It’s a warning because they now have the power to create unity or division to be partners in redemption or instruments of death.

As one commentator says, “if members of the community forgive one another their sins, those sins are forgiven and the community is living from and in the Spirit of Jesus; but if members of the community harbor grudges and resentment toward other members who have sinned against them, then those sins remain to spoil the bond of unity, and the Spirit of Jesus is no longer resident in the community." (Williamson, 283. Source:

So it’s up to each one in the community to do their share building the bond of love. When one member of the community can’t forgive
the others rally around to support them until they can so that the bond of unity in the community isn’t spoiled and the spirit of Jesus continues to live in them

It’s a choice. And in the community of Christ we call the church the choice of every individual affects the whole of the community. It’s also our prayer: forgive us our sins as we forgive those who sin against us.

In the early church, the members lived together as family. Since for many, becoming a follower of The Way meant being cast out from the temple community and the company of their blood-families, the church became the only family they had. Preserving harmonious relationships in this new family was paramount.

As a commentator says, “These new Christians are living as brothers and sisters––as family. They are taking care of each other––
making personal sacrifices to help each other––considering the well-being of Christian brothers and sisters above their own personal welfare in many cases. To live in that kind of harmonious community makes it possible to drop one's defenses––to assume the best of one's neighbor instead of the worst––to resolve differences without rancor––to live without fear of physical danger or financial catastrophe or personal rejection. It is a level of graceful living that humans seldom achieve. When they do achieve it, it is usually because of a common commitment to a higher ideal––or by the grace… of God.” (Source:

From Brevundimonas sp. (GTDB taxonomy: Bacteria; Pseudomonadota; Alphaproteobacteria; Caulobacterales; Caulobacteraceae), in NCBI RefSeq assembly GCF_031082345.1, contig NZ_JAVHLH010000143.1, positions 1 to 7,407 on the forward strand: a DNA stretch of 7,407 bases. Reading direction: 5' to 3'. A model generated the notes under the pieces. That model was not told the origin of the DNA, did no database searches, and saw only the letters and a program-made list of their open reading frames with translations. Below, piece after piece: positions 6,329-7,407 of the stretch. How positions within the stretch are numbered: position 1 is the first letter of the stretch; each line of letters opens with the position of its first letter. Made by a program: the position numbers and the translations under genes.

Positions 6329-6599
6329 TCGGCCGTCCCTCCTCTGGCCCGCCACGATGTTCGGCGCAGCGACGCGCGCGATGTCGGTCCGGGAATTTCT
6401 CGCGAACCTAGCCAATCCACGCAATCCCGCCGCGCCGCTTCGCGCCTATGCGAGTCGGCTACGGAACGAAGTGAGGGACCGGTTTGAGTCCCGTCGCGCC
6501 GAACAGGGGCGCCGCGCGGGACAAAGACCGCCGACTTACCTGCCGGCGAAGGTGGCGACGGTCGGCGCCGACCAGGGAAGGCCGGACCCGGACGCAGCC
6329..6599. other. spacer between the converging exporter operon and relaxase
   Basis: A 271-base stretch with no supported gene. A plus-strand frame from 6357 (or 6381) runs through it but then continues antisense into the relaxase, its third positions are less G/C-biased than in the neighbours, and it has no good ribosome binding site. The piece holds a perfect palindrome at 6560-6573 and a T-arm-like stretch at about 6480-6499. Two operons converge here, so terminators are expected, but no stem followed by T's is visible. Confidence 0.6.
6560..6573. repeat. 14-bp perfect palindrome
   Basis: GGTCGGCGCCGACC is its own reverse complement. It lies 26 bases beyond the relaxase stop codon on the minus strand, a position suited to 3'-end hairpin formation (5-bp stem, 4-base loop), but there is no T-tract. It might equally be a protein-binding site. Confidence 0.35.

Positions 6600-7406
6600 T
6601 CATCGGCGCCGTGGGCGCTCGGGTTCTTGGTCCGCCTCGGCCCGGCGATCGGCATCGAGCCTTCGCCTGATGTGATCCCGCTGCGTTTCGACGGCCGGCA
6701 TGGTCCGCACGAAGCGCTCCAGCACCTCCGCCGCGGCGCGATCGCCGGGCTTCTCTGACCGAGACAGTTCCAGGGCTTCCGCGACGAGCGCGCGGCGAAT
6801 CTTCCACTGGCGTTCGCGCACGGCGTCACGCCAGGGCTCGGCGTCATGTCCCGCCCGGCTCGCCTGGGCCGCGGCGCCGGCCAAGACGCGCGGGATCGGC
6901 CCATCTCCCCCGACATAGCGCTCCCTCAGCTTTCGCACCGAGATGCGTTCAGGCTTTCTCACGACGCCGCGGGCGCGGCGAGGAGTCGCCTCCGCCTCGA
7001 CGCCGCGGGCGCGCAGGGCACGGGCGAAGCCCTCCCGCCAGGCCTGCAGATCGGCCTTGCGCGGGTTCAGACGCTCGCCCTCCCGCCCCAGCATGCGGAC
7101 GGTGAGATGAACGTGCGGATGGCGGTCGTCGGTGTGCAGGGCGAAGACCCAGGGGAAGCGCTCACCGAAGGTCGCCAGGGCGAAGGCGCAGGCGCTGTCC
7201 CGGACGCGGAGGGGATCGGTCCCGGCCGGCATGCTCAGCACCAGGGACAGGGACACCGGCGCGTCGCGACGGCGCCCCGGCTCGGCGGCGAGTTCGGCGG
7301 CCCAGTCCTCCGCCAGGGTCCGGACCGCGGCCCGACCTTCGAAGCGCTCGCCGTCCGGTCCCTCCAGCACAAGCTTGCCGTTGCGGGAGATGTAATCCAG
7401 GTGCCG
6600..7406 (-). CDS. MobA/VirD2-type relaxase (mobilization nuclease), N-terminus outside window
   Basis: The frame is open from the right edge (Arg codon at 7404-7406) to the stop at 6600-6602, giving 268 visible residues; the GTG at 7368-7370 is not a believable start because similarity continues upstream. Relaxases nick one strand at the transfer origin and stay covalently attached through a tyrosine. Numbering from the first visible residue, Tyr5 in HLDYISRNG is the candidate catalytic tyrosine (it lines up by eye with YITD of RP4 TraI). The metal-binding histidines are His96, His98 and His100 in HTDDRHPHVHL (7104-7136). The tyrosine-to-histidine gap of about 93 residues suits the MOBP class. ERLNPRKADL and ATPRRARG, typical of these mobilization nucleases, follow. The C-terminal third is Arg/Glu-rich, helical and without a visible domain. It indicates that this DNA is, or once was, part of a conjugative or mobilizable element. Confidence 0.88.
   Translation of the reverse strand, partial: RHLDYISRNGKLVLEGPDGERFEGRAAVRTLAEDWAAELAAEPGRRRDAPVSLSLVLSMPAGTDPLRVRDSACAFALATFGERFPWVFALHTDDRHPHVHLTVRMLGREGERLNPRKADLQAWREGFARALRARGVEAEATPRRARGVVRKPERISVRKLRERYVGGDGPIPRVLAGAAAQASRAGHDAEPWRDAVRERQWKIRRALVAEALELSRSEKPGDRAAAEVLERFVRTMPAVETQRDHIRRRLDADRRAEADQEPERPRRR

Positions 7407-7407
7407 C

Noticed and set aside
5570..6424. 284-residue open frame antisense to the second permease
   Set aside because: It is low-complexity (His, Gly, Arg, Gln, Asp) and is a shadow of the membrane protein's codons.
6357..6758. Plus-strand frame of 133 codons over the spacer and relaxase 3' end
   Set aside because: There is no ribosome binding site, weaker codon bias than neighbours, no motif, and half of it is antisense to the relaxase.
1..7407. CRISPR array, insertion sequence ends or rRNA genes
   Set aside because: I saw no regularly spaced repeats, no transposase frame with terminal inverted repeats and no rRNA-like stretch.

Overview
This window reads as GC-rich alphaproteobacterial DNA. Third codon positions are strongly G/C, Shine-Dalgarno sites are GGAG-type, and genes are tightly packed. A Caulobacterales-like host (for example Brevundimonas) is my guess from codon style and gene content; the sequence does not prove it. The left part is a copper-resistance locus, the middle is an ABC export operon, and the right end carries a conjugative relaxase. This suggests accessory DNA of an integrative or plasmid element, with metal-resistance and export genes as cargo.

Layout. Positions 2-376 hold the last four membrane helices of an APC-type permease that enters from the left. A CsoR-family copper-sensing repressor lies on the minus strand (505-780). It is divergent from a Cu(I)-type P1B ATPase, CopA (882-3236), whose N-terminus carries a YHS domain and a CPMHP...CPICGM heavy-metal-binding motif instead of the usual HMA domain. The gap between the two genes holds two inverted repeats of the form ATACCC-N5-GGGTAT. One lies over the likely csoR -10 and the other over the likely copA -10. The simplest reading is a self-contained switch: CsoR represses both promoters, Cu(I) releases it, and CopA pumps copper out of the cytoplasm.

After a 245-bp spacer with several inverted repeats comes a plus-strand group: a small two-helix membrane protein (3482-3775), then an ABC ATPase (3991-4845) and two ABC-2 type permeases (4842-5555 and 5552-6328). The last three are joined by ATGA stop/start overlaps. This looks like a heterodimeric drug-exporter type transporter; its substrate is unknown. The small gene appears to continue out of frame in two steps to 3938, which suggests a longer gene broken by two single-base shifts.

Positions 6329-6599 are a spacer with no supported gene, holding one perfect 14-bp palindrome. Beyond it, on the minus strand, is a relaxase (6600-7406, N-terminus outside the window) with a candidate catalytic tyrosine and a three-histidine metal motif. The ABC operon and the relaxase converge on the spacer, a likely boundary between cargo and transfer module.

This is living in the spirit of Jesus and it remains the goal of the church – our church - today. It’s why we gather together for Holy Eucharist. a gift given to us by our Savior. We come as individual members of the body of Christ to “let the grace of [our] holy communion make us one body, one spirit in Christ that we may worthily serve the world in his name.” (BCP, Eucharistic Prayer C, 372) And that’s why it’s important to come each week - not because it punches our “Go Directly to Heaven” ticket, but because it builds the bond of our community so that we live in the spirit of Jesus and serve the world in his name.

I close with a prayer from a devotional book I used during Lent: “We praise you, Lord, for your gift of Christian community, and we thank you as we humbly and with reverence celebrate … our communal eucharist. May we never fail to be grateful for the diverse people who make up the body of Christ and sustain our faith in each other at times when we disagree. In the face of disappointments and betrayals keep us thankful for the new commandment Christ has given us, and help us to better love each other as he has loved us, with a sacrificial and unconditional love. As we struggle with doubts and fears, help us to trust that you will always provide the nourishment we need. We as that you especially strengthen the faith of the many Christians around the world who are persecuted for daring to celebrate communion and the love of your Son Jesus Christ in whose name we pray.” Amen. (“God For Us, Rediscovering the Meaning of Lent and Easter,” Pennoyer and Wolf, eds)